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Prior to the outbreak of World War II, the Standard Motor Company won a contract to build Light Trailer Firepumps, in anticipation of the war and the likelihood that bombing would take place on the major urban centres.
Essentially, the company bought in single stage centrifugal pumps made by the Gwynne company of West London, who built all sorts of pumps for industrial uses. These they attached to the output shaft of a modified Standard Flying 8 engine.
The pump was usually carried in a towed two wheeled trailer, which also carried the hoses, nozzles and tools required to turn this into a fire-
During the first 22 nights of the London blitz in 1940, some 10,000 fires had to be extinguished and this provided a great deal of work for Firepumps like this and their volunteer crews. The unit carried no water tank of its own so was reliant of being in reach of a hydrant, river, stream or pond. In London, where the majority of pumps were employed, lots of hydrants were broken, so the Thames became the preferred source. The trailer Firepumps were mostly towed by taxis.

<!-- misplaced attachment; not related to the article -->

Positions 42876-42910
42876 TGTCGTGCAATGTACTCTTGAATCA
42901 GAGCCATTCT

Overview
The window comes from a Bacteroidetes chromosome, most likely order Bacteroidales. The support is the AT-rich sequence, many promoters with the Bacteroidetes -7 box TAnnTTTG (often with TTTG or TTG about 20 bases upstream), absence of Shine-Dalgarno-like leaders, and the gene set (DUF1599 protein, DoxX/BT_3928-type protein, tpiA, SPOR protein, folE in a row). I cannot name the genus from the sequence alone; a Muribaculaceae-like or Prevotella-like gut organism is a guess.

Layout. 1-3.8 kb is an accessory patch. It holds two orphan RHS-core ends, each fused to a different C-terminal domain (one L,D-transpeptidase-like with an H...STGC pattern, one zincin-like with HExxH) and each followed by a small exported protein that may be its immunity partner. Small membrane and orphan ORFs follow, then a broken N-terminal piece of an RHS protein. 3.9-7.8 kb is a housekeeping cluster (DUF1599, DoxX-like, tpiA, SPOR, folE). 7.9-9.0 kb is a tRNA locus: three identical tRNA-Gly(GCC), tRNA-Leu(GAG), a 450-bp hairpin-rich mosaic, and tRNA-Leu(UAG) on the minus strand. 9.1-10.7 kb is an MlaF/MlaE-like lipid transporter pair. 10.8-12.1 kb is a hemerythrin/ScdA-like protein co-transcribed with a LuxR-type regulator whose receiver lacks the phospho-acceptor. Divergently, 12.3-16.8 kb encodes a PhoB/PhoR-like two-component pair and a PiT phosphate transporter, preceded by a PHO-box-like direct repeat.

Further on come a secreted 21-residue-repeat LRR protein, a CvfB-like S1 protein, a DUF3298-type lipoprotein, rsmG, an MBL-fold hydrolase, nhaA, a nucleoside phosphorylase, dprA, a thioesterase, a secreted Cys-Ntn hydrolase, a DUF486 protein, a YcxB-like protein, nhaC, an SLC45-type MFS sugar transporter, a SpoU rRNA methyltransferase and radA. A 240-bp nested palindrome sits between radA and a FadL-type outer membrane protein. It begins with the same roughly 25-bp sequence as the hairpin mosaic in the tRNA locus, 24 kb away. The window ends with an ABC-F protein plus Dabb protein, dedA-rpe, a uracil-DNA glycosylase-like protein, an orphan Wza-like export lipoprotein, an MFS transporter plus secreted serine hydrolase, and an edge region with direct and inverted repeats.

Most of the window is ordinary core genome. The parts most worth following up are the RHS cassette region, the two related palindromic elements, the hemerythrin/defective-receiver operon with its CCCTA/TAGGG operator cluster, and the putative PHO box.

The Standard 8 engine was modified with a magneto instead of a distributor and coil, as there was no battery and no lights. The pump was not self-
Though 5000 of these pumps were built, they are exceptionally rare today, many having been melted down for their brass content after the war. A couple belonging to club members Brian Murrish and Paul Newsome. The photographed example belongs to David Jones in Hitchin, Herts and is in full working order.